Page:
Games Omniverse

Games Omniverse On: Puzzling it Out

From classic adventure puzzle video games like Myst, The 7th Guest, or Alone in the Dark, inventive and challenging puzzles have been an intricate part of the gaming experience. We’ve all been there– alone in a dark crypt or trapped in a decrepit room. You shine a flashlight and see runes carved on the wall. Maybe there are strange levers sticking out of the floor, or a suspicious looking box on the desk, or a note pinned to a dead body with a cryptic clue on it. Your mind starts looking for the patterns, piecing the clues together, and your heart beats a little faster. There’s nothing quite as exciting/frustrating/maddening as facing the challenge of a well-designed puzzle. And nothing beats that moment when everything finally clicks into place and you yell “eureka” as the crypt opens to reveal all its deep dark secrets. In Games Omniverse’s Danika Dire, developers are weaving unique puzzles into the narrative that will be sure to challenge and delight gamers. I interviewed Games Omniverse‘s puzzle developer, Alison J. McKenzie, and asked her to give us a glimpse of what we’re in for. Here’s what she had to say.

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Heather Reid: Alison, Can you give us some examples of the types of puzzles you’re developing for Danika Dire?

Alison: Danika Dire is a puzzle adventure game. It originally started as a hidden object game, and though we’ve expanded on that idea and worked to make it our own, hidden object scenes are still a big part of the gameplay. There are also a lot of other mini-games and puzzles to solve throughout the game with a variety of mechanics.

Heather Reid: There are so many types of puzzles used in adventure games. How do you decide which kind to puzzle works best in a certain situation?

Alison: My goal is always immersion, and while it’s not really possible to make every puzzle likely or even possible in the real world, I try to get as close as I can. That usually gives me a direction for puzzles. For example, I know from the script that you need a key card to get into a room. So let’s say for the puzzle there are a bunch of key cards. You have to figure which one’s the right one. But how? Maybe there is a pattern of impressions on the key card that matches up with the lock for the door. Or maybe they’re labeled and you have to figure out what the labels mean.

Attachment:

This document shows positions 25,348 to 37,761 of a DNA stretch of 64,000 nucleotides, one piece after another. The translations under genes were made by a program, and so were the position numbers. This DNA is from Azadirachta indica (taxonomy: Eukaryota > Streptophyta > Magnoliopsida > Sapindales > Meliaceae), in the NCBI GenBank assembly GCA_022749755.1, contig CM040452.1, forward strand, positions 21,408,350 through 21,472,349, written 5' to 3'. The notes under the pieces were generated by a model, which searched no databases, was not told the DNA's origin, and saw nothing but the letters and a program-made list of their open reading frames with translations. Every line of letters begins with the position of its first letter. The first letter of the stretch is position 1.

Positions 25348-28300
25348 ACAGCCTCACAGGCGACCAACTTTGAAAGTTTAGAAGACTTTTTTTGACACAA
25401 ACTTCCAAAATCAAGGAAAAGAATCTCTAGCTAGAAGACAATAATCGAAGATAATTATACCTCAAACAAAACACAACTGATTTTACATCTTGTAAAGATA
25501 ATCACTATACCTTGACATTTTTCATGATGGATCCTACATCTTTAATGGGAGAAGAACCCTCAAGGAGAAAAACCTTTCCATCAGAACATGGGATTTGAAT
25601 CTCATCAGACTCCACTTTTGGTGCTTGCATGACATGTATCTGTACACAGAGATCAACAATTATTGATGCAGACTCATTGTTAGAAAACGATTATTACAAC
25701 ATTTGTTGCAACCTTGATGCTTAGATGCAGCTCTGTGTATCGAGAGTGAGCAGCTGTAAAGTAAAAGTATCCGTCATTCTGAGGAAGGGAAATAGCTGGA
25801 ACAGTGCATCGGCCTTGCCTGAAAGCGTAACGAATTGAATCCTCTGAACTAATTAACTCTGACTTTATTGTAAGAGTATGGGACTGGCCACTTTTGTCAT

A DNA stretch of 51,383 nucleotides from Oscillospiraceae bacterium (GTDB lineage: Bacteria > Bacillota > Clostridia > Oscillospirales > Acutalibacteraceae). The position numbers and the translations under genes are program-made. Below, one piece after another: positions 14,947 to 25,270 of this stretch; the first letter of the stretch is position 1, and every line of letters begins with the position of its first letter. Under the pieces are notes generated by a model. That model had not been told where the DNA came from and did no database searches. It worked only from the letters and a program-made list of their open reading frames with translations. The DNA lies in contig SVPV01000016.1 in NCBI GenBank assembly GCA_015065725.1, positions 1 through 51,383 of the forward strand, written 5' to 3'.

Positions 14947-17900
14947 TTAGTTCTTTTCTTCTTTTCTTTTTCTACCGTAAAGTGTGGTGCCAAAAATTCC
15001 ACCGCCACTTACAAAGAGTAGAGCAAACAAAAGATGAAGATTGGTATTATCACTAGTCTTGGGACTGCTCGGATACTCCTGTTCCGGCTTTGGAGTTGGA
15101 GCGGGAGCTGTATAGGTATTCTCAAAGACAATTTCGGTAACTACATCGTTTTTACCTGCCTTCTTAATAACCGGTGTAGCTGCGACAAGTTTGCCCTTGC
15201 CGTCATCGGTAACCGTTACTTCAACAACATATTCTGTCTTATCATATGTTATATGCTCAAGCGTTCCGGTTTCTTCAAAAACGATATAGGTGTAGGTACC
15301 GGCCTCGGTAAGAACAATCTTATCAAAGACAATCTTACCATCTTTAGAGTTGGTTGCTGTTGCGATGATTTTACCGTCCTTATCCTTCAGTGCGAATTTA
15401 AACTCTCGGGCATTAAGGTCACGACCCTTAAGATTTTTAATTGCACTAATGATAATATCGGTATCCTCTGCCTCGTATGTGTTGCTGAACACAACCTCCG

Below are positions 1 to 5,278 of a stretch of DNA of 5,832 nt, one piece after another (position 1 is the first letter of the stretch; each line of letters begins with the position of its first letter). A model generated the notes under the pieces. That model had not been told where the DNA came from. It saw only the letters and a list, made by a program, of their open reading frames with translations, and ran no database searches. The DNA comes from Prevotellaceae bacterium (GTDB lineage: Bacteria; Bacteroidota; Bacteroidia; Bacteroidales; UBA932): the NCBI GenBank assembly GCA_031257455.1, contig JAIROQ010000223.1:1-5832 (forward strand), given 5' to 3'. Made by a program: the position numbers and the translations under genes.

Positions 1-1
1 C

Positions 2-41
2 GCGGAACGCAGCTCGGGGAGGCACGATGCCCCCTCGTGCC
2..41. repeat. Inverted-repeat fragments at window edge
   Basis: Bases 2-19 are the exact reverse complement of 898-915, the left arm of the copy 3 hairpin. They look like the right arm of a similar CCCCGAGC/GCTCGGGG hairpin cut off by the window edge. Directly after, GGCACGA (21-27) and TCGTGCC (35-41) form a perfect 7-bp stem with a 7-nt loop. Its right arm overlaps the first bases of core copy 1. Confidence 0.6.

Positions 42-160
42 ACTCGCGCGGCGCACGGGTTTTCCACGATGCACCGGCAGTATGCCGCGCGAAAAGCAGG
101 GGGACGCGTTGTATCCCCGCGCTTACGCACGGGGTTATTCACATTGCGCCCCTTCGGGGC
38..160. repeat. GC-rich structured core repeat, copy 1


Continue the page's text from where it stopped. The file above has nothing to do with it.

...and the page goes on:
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Heather Reid: What’s the hardest part of creating puzzles for a video game?

Alison: I’ve got two answers for this one. The first, which is the most obvious, I think, is making sure the puzzles are fun. Just because they’re difficult or make sense for the situation does not automatically make them fun. The other answer is one that actually surprised me quite a bit—thinking through every single part of the puzzle enough that the programmers can work on it. I have a background in game programming, and with my puzzle design docs I still have the developers needing to ask questions or receive clarification on parts of the puzzle that I didn’t specify or didn’t even consider. It’s more difficult than it looks. The solution in that case is twofold: 1. Learn from your mistakes and 2. Continue to improve your processes and documentation.

Heather Reid: Creating a fun and immersive story is the driver for Danika Dire, how do you incorporate puzzles that move the story forward?

Alison: That’s one I can’t take much credit for, honestly. Angel is our script master, and that’s how I know what puzzles are needed and where. Taking the example I used above, the script might say, “Puzzle 45: Key Card Puzzle,” so I know we need some sort of key card puzzle there. Then I pitch puzzle ideas on our internal discussion board or during our weekly meetings, and we discuss them until we’re all on board.

Heather Reid: What’s the greatest challenge you’ve been faced with so far and how have you overcome that challenge?

Alison: The biggest challenge has been really nailing our processes so that it works smoothly and efficiently for everyone involved. The only way to solve this is to continue to evaluate and improve our processes as we go on.

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Heather Reid: What are some of your favorite puzzle games of all time?

Alison: As a kid, there were a number of puzzle games that really influenced me as a designer and a gamer. Myst, of course, is the classic one, which I used to play with my father. Then there was one called Museum Madness, where a bunch of museum exhibits had run into problems and you have to figure out how to put them right. More recently, I’ve played a ton of hidden object games through Big Fish—I eat them up like candy.

Thanks so much for answering our questions, Alison. I can’t wait to play Danika Dire and solve some puzzles.

We would love to hear from you! Share some of your favorite puzzles games in the comments.

Content Created by: Heather Reid

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